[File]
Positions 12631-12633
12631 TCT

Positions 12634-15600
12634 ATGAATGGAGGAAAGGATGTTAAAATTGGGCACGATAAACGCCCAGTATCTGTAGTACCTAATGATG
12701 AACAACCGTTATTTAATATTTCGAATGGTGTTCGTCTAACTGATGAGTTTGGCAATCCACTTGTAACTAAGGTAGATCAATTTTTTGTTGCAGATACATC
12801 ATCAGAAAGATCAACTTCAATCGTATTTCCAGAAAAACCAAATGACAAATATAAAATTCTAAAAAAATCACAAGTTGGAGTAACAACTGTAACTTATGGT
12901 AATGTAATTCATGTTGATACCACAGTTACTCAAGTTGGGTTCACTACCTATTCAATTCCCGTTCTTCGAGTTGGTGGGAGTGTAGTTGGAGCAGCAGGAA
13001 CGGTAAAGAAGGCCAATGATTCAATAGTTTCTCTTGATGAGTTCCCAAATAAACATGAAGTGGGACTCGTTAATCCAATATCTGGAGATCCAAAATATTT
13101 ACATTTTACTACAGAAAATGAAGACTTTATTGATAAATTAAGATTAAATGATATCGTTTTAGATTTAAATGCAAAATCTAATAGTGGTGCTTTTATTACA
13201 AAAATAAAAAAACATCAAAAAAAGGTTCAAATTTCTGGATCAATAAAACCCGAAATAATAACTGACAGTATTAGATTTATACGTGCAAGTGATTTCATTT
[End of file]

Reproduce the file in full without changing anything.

Positions 12631-12633
12631 TCT

Positions 12634-15600
12634 ATGAATGGAGGAAAGGATGTTAAAATTGGGCACGATAAACGCCCAGTATCTGTAGTACCTAATGATG
12701 AACAACCGTTATTTAATATTTCGAATGGTGTTCGTCTAACTGATGAGTTTGGCAATCCACTTGTAACTAAGGTAGATCAATTTTTTGTTGCAGATACATC
12801 ATCAGAAAGATCAACTTCAATCGTATTTCCAGAAAAACCAAATGACAAATATAAAATTCTAAAAAAATCACAAGTTGGAGTAACAACTGTAACTTATGGT
12901 AATGTAATTCATGTTGATACCACAGTTACTCAAGTTGGGTTCACTACCTATTCAATTCCCGTTCTTCGAGTTGGTGGGAGTGTAGTTGGAGCAGCAGGAA
13001 CGGTAAAGAAGGCCAATGATTCAATAGTTTCTCTTGATGAGTTCCCAAATAAACATGAAGTGGGACTCGTTAATCCAATATCTGGAGATCCAAAATATTT
13101 ACATTTTACTACAGAAAATGAAGACTTTATTGATAAATTAAGATTAAATGATATCGTTTTAGATTTAAATGCAAAATCTAATAGTGGTGCTTTTATTACA
13201 AAAATAAAAAAACATCAAAAAAAGGTTCAAATTTCTGGATCAATAAAACCCGAAATAATAACTGACAGTATTAGATTTATACGTGCAAGTGATTTCATTT